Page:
Moving plastic out

Return your glass jars and bottles, bring along your reusable containers to be filled with olive oil, soft cheeses and coffee beans, swap the plastic punnet for a brown bag and take home your fresh produce in a reusable hessian bag from Harvest Launceston Community Farmers’ Market.

This month, as part of Launceston’s Plastic Free July campaign the Harvest Launceston Community Farmer’s Market stallholders are at the forefront of providing alternatives where they can to single use plastic packaging.

It is not only stallholders that are getting behind the plastic free initiative, but Harvest volunteers are spearheading a campaign at the market to collect soft plastic. A bin has been provided at the Harvest stall for the collection of soft plastic, which is then taken away for recycling by one of our amazing regular volunteers.

The olive harvest is in its final stages and at Coronea Grove Olives their new season oil is being dispensed from their olive oil kettle giving shoppers an opportunity to bring along their own containers for filling.

Beverages come in bottles at Harvest and at Brady’s Lookout Cider they use glass for all their tastings that they wash each week. “Many of our tasters reflect that they are really appreciative to be tasting the cider with glass rather than plastic. We also always ask whether people wish to use their own bag rather than automatically providing a paper one,” says Caro. Seven Sheds is also plastic bag free. They provide paper bags and cardboard three-packs for Harvest customers to carry their purchases in. Their tasting cups are compostable and any rubbish generated is taken home and separated for recycling.

LT at Avocado Moon notes that minimising plastic is at the core of her business ethos. She does not offer straws or plastic bags and welcomes the return of bottles for reuse, refill and a refund of 50 cents to go towards your next bottle of kombucha.

Over at Elgaar the message is “plastic free forever” with their returnable glass jars and bottles. All their hard cheeses are packaged in paper bags and customers are encouraged to bring their own reusable containers for fetta and halloumi. Packaging at The Grain Family is also plastic free. The bags are made from recycled paper and the lining is a corn based bio film that is fully compostable.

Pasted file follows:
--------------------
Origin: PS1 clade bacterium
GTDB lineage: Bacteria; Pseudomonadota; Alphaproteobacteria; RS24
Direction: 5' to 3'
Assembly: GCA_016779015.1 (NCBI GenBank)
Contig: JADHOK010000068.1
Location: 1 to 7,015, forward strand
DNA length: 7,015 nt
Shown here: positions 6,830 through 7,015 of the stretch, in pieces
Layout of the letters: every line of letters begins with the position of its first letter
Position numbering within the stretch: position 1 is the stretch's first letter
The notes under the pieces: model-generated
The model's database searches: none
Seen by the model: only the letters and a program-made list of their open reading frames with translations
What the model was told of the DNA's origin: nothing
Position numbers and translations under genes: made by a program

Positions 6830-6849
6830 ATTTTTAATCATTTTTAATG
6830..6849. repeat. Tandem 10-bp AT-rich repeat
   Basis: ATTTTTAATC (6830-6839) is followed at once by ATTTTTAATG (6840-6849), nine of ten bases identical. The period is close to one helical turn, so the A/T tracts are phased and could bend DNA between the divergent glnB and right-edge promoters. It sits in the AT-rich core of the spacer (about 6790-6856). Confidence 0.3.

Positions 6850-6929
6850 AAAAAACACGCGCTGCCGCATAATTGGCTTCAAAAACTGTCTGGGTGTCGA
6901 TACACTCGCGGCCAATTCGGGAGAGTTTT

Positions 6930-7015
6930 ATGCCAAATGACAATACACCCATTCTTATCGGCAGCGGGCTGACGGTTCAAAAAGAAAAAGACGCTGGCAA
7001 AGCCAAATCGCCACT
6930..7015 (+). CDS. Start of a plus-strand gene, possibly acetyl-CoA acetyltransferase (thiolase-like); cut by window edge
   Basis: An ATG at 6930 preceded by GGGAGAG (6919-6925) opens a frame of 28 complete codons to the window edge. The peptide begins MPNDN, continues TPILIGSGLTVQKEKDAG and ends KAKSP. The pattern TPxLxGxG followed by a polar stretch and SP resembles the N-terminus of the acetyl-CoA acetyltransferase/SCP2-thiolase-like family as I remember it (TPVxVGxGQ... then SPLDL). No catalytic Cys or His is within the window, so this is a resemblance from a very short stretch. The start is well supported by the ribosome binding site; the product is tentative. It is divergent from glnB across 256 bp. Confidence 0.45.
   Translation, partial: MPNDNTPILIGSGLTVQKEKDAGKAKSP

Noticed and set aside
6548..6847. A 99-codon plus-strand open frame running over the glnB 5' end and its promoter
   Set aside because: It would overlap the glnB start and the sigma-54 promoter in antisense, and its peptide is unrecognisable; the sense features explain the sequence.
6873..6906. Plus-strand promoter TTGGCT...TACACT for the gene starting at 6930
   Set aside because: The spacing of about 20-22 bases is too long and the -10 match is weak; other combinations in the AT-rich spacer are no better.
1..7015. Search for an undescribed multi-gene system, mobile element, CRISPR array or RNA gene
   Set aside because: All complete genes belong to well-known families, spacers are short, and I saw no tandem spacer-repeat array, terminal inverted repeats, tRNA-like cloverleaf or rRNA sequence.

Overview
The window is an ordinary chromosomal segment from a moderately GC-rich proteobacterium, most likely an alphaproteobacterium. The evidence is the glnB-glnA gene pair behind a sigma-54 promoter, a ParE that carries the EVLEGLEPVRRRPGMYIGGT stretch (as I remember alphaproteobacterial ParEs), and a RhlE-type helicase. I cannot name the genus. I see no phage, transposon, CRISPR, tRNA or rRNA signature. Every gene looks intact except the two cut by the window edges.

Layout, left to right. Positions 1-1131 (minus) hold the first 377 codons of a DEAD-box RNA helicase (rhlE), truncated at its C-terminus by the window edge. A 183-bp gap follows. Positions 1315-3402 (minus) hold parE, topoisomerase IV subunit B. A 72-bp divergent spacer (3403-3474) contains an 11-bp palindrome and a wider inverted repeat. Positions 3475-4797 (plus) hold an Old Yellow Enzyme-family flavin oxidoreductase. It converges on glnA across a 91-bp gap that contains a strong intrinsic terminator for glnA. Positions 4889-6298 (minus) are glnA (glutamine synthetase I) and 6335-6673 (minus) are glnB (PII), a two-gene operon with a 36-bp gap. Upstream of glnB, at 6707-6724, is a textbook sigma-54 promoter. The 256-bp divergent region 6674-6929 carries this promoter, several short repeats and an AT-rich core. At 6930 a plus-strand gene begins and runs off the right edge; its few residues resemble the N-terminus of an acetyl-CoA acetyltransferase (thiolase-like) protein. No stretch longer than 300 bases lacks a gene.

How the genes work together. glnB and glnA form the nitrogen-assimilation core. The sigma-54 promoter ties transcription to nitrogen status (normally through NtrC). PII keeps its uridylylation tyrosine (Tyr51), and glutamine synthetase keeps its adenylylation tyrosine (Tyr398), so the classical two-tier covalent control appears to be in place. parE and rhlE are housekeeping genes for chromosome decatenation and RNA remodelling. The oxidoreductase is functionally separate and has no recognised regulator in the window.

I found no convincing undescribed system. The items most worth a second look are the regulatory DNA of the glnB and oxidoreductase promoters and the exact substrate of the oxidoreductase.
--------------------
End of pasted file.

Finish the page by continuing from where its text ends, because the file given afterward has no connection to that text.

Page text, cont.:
Specialist vegie producers are committed to reducing the use of plastic punnets, which are used to transport pre-weighed and packaged delicacies such as mushrooms and tomatoes. But both Jaimee and Caleb at Wild Spore and Annette at Tasmanian Natural Garlic and Tomatoes encourage market goers to take their purchases home in paper bags. Annette hopes this will significantly reduce the number of punnets they use.

Wild Spore uses recycled coffee grounds from local coffee houses to grow their mushrooms in, which are being a bit slow at the moment due to the cold weather and they hope to be back in August. Single use plastic was something they had given a lot of thought to. Their solution was to have the mushrooms displayed in pre-packaged and pre-weighed in the plastic punnets, but with the option of customers being able to tip their mushrooms into a paper bag after purchase, allowing us to re-use the plastic punnets for display in future weeks. While this hasn’t eliminated the use of plastic altogether, it has been well received by our customers and enables us to minimise the use of plastic packaging.

Vegie producers Seven Springs Farm use only compostable plastics, their produce is not pre-weighed and is bagged in paper bags. You might also wonder why some producers do not provide half portions, for example cabbages and cauliflowers, this is to reduce the use of plastic, as anything that is cut must be wrapped in plastic for sale.

Many of our stallholders have, as part of their ongoing ethos, eliminated plastic wherever they can, preferring to use paper bags and trays, biodegradable bowls, knives and forks. For some of our producers, such as Real Beef regulations around food safety means there is no option to plastic packaging, however this week they will be offering to wrap your purchases in newspaper as an alternative to plastic carrying bags.

Recently coffee cups were in the news and Harvest coffee connoisseurs can enjoy their cup of coffee knowing that when you buy your beans at Provenance they come in a good looking reusable cardboard cylinder that can be refilled. Coffee at Ritual and Provenance comes in cups that are compostable and can be diverted from landfill. Jesse at Provenance explains their commitment to reducing waste from coffee, the coffee grounds and chaff from the roaster go to Harvest mushroom producer Wild Spore and bulbs producer Tas Daffodils. Coffee sacks and bag liners that the coffee beans are freighted in are reused as are other boxes, often sourced from local businesses.

And finally at the Harvest stall, there are reusable bags for sale, keep cups and a bin for soft plastic. Visit us to see how you can contribute to an amazing community effort to reduce single use plastic.